Steven Forth is a Co-Founder of TeamFit. See his Skill Profile.

 

Conversations about our skills are one way we come to understand each other. Face-to-face conversations are important, but in a modern distributed workplace our collaboration tools are equally important. These now come in two main flavours, communication centric and document centric. The best approaches integrate both.

Communication-centric channels include the now ubiquitous Slack, Hipchat and now Microsoft Teams. Many teams now rely on these for their day-to-day, or even minute-to-minute, communication. Most projects will have their own channel, and some sub-channels as well. They will use these to ask questions, share updates, pass content back and forth, and to banter with each other. At TeamFit, we even have channels for music and anime as well as geekier topics around ontologies, skill models and human performance.

TeamFit is developing integrations with Slack and Microsoft Teams, and will add other platforms in response to user demand. There are two aspects to this. One is to create a skills channel where people can make expertise requests, trade ideas on how to develop skills, and suggest skills to each other. TeamFit listens on this channel and its bot can even inject its own suggestions to people (generated by the Skill Recommendation Engine) and for people who have relevant associated (skills that tend to be found together in the same person) and complementary skills (skills that two different people tend to use together).

The other functionality is to listen in on all of the conversations for evidence of interests and of skills. We are expanding the TeamFit Skill Graph to capture interests as well as skills (there are a lot of things I am interested in that I have no particular skill at, or even interest in developing real skills, like the development of neural networks or coding Bayesian networks). I still want to know who has these skills and what associated skills may support them. One can also infer expertise by listening to see who asks questions and who answers them.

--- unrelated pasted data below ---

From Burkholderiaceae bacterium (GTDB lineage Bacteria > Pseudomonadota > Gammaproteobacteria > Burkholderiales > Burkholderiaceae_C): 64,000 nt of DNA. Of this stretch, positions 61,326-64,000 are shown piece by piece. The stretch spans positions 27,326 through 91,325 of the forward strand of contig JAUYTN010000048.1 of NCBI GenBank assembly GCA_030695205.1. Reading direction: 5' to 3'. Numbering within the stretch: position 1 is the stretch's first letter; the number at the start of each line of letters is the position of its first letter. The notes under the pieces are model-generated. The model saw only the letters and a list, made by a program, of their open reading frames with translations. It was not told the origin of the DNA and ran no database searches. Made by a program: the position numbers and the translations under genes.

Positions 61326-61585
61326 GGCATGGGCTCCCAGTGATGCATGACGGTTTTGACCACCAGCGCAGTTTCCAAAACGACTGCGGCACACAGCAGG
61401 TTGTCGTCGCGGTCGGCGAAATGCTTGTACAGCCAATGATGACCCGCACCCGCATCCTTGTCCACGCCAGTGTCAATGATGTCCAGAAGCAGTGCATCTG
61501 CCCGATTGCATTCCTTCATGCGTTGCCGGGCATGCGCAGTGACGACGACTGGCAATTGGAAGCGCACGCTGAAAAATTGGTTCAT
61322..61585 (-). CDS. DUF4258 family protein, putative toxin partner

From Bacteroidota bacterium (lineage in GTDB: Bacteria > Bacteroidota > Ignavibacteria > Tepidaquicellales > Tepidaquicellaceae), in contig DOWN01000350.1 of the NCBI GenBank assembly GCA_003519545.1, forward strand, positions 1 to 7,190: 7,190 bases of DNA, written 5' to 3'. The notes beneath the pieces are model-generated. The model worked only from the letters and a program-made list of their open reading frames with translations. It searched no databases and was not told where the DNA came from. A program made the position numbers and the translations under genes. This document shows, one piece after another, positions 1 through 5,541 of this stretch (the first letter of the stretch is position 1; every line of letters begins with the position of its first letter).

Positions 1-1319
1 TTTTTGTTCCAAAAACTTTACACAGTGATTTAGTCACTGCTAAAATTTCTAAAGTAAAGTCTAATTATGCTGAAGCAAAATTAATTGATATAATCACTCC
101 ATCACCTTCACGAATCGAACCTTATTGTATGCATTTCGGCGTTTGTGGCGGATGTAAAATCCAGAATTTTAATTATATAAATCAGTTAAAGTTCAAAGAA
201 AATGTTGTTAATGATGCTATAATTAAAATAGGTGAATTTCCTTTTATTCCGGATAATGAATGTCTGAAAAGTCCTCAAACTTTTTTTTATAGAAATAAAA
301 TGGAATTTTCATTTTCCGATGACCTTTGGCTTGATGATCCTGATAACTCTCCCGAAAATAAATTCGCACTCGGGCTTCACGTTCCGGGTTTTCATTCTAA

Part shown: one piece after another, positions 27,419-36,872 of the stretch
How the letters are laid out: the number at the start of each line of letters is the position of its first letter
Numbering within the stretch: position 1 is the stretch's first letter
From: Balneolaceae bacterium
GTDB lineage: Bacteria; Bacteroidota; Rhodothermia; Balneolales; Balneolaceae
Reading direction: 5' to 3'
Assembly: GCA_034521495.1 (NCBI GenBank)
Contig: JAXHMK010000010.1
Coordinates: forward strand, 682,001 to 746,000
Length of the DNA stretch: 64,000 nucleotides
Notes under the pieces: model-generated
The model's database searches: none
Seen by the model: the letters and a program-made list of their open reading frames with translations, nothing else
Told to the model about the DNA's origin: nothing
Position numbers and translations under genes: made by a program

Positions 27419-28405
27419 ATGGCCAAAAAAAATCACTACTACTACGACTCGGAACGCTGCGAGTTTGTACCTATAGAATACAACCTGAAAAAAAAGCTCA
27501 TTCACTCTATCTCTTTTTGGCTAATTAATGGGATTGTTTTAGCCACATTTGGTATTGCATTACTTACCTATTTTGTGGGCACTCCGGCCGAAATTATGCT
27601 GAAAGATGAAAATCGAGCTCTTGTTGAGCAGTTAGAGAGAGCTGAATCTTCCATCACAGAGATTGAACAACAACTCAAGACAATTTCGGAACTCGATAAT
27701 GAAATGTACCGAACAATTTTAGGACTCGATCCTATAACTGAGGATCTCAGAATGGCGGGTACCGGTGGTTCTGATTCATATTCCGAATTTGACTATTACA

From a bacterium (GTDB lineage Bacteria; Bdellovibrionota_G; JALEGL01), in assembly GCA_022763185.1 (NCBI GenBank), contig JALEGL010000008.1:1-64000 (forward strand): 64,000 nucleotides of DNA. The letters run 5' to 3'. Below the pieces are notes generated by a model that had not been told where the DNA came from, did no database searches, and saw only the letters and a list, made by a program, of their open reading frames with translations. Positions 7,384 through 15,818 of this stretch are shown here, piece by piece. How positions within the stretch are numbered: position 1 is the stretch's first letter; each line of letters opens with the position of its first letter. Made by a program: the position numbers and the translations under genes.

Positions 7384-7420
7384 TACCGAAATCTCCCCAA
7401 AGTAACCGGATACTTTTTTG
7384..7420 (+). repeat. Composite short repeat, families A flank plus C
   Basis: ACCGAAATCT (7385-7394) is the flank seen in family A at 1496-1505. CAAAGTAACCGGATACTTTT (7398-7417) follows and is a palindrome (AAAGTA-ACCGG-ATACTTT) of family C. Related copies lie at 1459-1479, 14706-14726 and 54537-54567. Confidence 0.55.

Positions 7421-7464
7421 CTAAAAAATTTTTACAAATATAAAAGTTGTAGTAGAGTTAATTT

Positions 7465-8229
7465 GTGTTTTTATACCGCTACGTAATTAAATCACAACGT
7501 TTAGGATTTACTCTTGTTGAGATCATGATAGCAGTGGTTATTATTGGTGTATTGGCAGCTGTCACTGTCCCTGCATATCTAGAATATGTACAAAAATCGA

Conversations are not the whole story.

Documents of various types also provide evidence of skills. We often seed TeamFit with C.V.s and résumés so that when one first uses TeamFit one has a skill profile without any work on your part. This is just the beginning. Many different forms of content can provide evidence of expertise. In my case, my Slideshare and regular blog posts provide some evidence of how my skills are developing (Slideshare, OpenView Labs, TeamFit). For other people, it is project records or white papers or patent applications. These documents do two things. They provide evidence of new skills and interests. They provide evidence of expertise, that is weighed by the TeamFit Expertise Engine, the system that assigns our expertise rankings from Newbie (1) to Guru (5). We are also investigating having certain types of documents (project records being an obvious candidate) automatically create a project record.

One way to get these documents into TeamFit is by uploading them directly (currently only supported on the backend but soon to be added to the UI). A more automated approach is to follow a content repository, such as Microsoft Sharepoint, Widen, Adobe or one of the solutions from OpenText.

Integration and automation are two of the keys to making skill profiles dynamic and current. Why keep a profile current? We talked about this last week, in the post Do you keep your profiles up to date? The short version is that there are three reasons to do so.

  • Skills are dynamic, they are changing as people learn new skills and apply them to projects and as new patterns of associated and complementary skills emerge
  • Skills are part of the conversation, as people move beyond task delivery to a focus on innovation and business impact it is critical to talk about how we can use new skills together
  • Skills are how we understand ourselves and our colleagues, a static and stale skill profile will not give people the insight into their own performance that they need to excel

Standalone skill management is the past. Integrations with collaboration and content management are what will drive value in the future. This makes the collaboration and content management systems themselves more valuable. By using these systems to enrich conversations with detailed and accurate skill information a virtuous circle can be built that helps to drive value creation from all the different systems in the ecosystem.